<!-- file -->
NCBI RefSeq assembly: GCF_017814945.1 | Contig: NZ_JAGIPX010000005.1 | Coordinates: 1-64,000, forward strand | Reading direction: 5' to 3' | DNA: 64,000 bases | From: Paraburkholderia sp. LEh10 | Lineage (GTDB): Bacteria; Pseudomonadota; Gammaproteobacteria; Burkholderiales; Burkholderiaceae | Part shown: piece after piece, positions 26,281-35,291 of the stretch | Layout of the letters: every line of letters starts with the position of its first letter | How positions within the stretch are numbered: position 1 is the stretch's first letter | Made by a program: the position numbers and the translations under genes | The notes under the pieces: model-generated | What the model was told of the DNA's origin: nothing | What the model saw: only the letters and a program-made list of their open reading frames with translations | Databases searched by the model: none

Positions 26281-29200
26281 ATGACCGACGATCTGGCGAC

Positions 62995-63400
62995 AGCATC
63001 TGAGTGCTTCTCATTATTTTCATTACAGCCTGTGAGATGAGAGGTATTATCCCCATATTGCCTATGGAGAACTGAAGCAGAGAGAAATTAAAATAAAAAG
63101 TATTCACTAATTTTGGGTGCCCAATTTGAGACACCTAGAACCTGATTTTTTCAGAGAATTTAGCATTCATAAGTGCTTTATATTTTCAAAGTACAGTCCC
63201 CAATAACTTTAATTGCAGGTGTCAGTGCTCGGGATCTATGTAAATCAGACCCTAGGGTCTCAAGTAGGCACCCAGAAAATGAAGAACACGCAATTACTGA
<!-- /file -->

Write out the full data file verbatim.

NCBI RefSeq assembly: GCF_017814945.1 | Contig: NZ_JAGIPX010000005.1 | Coordinates: 1-64,000, forward strand | Reading direction: 5' to 3' | DNA: 64,000 bases | From: Paraburkholderia sp. LEh10 | Lineage (GTDB): Bacteria; Pseudomonadota; Gammaproteobacteria; Burkholderiales; Burkholderiaceae | Part shown: piece after piece, positions 26,281-35,291 of the stretch | Layout of the letters: every line of letters starts with the position of its first letter | How positions within the stretch are numbered: position 1 is the stretch's first letter | Made by a program: the position numbers and the translations under genes | The notes under the pieces: model-generated | What the model was told of the DNA's origin: nothing | What the model saw: only the letters and a program-made list of their open reading frames with translations | Databases searched by the model: none

Positions 26281-29200
26281 ATGACCGACGATCTGGCGAC

Positions 62995-63400
62995 AGCATC
63001 TGAGTGCTTCTCATTATTTTCATTACAGCCTGTGAGATGAGAGGTATTATCCCCATATTGCCTATGGAGAACTGAAGCAGAGAGAAATTAAAATAAAAAG
63101 TATTCACTAATTTTGGGTGCCCAATTTGAGACACCTAGAACCTGATTTTTTCAGAGAATTTAGCATTCATAAGTGCTTTATATTTTCAAAGTACAGTCCC
63201 CAATAACTTTAATTGCAGGTGTCAGTGCTCGGGATCTATGTAAATCAGACCCTAGGGTCTCAAGTAGGCACCCAGAAAATGAAGAACACGCAATTACTGA